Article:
The Gildas Option


At the risk of trying to jump on a bandwagon that’s long since passed by, I want to explore in this article what The Gildas Option might look like, taking St Gildas’s The Ruin of Britain (also known as On the Downfall and Conquest of Britain) written in the 6th Century as my starting point.

Reading Michael Winterbottom’s 1978 edition, I was struck by these comments from John Morris’s introduction:

Gildas did not write in vain. On the contrary, few books have had a more immediate and far-reaching impact than his. He uttered what tens of thousands felt. His readers did not reform political society. They opted out. They had a precedent. Two hundred years earlier, in the eastern mediterranean lands, immense numbers had dropped out of a corrupt society to seek solitary communion with God in the deserts; but their sheer numbers forced them to form communities. Their western imitators had hitherto aroused little response; apart from the clergy of some cathedrals and a few high-powered seminaries, Latin monasticism was ‘torpid’ by 500 A.D., and had inspired only a few pioneers in the British Isles when Gildas wrote. But within ten years monasticism had become a mass movement, in South Wales, Ireland, and northern Gaul. Its extensive literature reveres Gildas as its founding father, named more often than any other individual.

The Gildas Option, whatever it was, seems to have worked, which is reason enough for us to look at it again, 1500 years later. So what was Gildas’s argument and what were the remedies he suggested? To answer those questions, we need to see beyond the often flowery rhetoric – he described the invading Scots and Picts, for instance, as being “like dark throngs of worms who wriggle out of narrow fissures in the rock when the sun is high” – to his analysis of Britain’s problems.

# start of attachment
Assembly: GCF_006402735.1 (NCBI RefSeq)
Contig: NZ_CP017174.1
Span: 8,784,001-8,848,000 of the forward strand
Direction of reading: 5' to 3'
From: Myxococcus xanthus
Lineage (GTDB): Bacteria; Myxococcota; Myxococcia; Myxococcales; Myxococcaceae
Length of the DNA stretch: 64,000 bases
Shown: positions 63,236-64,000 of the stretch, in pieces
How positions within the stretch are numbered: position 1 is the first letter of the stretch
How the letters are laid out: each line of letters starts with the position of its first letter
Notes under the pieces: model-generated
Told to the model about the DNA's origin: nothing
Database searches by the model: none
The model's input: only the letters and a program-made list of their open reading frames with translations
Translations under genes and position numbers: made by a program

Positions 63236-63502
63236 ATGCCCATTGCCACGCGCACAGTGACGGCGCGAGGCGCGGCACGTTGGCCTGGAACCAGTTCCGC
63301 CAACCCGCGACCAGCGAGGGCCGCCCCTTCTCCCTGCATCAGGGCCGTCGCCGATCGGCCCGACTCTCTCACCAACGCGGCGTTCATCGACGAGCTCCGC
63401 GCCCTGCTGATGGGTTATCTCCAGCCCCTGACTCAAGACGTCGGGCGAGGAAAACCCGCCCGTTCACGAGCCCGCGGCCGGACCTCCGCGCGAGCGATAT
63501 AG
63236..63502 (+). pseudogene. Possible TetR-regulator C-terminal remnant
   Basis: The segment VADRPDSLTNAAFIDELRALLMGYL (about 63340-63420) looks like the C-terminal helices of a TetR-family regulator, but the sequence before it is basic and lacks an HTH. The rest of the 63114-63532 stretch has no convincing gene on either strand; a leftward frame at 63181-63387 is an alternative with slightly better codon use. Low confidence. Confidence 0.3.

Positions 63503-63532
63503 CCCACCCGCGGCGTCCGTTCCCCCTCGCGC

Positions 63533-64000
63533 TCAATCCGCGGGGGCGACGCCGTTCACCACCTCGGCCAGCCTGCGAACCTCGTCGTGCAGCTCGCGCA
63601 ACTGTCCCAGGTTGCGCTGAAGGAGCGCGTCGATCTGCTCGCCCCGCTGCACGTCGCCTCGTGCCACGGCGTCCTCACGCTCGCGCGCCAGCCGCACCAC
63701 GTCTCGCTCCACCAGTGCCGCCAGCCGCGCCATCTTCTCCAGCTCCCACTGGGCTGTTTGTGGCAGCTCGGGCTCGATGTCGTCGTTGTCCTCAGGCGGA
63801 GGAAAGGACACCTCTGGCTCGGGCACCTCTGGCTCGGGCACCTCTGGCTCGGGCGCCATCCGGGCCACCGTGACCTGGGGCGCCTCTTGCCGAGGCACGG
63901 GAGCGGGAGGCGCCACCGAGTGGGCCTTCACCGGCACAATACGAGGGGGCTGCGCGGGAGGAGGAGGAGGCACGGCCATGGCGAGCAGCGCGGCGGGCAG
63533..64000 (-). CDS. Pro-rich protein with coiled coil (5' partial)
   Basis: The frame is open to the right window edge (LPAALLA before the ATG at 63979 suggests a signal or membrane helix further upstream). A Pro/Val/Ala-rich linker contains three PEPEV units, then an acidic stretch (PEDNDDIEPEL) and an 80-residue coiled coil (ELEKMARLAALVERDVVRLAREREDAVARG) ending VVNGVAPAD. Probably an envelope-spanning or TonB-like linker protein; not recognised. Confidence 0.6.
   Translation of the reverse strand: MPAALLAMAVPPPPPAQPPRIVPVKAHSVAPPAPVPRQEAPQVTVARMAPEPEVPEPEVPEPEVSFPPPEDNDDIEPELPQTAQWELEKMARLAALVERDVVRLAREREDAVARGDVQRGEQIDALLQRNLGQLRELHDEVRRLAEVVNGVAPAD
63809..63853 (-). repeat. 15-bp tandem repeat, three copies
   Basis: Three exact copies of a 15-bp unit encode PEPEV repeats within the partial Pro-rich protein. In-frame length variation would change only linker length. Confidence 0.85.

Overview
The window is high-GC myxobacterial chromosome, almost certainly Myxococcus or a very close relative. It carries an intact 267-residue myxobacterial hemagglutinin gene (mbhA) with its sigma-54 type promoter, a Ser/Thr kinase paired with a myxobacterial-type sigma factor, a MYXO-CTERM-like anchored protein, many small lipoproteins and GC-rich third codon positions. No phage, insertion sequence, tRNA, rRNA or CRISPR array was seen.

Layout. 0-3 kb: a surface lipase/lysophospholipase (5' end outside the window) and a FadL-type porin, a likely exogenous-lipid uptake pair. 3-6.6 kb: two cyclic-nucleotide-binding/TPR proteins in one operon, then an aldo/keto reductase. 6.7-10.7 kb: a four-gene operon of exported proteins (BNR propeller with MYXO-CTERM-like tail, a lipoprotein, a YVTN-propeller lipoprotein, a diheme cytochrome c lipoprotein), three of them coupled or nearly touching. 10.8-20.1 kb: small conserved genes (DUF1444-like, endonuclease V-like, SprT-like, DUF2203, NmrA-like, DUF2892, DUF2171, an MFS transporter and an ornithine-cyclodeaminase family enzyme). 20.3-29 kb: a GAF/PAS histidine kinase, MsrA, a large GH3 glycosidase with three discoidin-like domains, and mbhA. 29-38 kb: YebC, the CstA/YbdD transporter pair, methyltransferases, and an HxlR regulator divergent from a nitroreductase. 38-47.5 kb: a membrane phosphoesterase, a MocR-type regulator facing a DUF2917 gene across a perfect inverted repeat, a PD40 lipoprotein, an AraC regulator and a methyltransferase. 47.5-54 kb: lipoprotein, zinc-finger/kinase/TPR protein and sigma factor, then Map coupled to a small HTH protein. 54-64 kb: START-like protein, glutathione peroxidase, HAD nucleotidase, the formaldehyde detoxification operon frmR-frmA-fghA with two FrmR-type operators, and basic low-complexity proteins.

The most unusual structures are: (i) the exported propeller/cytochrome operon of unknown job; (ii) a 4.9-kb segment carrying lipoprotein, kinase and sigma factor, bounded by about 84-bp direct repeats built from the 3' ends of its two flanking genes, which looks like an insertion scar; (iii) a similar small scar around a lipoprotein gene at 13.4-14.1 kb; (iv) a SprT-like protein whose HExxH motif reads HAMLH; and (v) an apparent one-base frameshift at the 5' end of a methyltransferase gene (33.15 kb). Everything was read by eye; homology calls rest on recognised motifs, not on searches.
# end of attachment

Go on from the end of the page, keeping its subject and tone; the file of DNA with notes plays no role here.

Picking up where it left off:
Gildas is often presented as a Monty-Pythonesque prophet, thundering against the sins of British, blaming them for the incursions of the unholy Anglo-Saxons. And it is certainly true that he did not hold back with his criticisms: “My reproach might be gentler,” he wrote; “but what is the point of merely stroking a wound or smearing it with ointment when it already festers with swelling and stink, and requires cautery and the public remedy of fire?”

Nonetheless, his sharp words were made with a positive end in view. “In this letter,” he wrote, “I shall deplore rather than denounce; my style may be worthless, but my intentions are kindly. What I have to deplore with mournful complaint is a general loss of good, a heaping up of bad. But no one should think that anything I say is said out of scorn for humanity or from a conviction that I am superior to all men. No, I sympathise with my country’s difficulties and troubles, and rejoice in remedies to relieve them.”

If the first problem he identified was the political chaos that broke out after the Romans left, his remedy was the moral reformation of the governing classes. Gildas had very stern words for the politicians of his day – in Michael Winterbottom’s translation, he threw “word-rocks” at them – but he wrote in this way because he knew that morally good governance was possible.

However, the problems of Britain could not simply be laid at the door of politicians. Gildas also turned his fire on churchmen: “Britain has priests,” he wrote, “but they are fools; very many ministers, but they are shameless; clerics, but they are treacherous grabbers.”  The Church was also in clear need of renewal, he believed.

Political and religious reform was high on Gildas’s agenda but so too was what we might anachronistically call lay renewal. Writing about the time after the Irish and the Picts pulled back, he identified another problem: “In this period of truce the desolate people found their cruel scars healing over. But a new and more virulent famine was quietly sprouting. In the respite from devastation, the island was so flooded with abundance of goods that no previous age had known the like of it. Alongside there grew luxury.” This famine of abundance is perhaps what links his age most obviously to our own.

The Gildas Option might consist, then, in political, ecclesiastical and lay renewal, though maybe we shouldn’t look to The Ruin of Britain as a 6th century version of The Benedict Option. What really mattered was what Gildas did. Having identified the errors of his people’s ways, he concentrated on monastic reform. One form of community was renewed by another.


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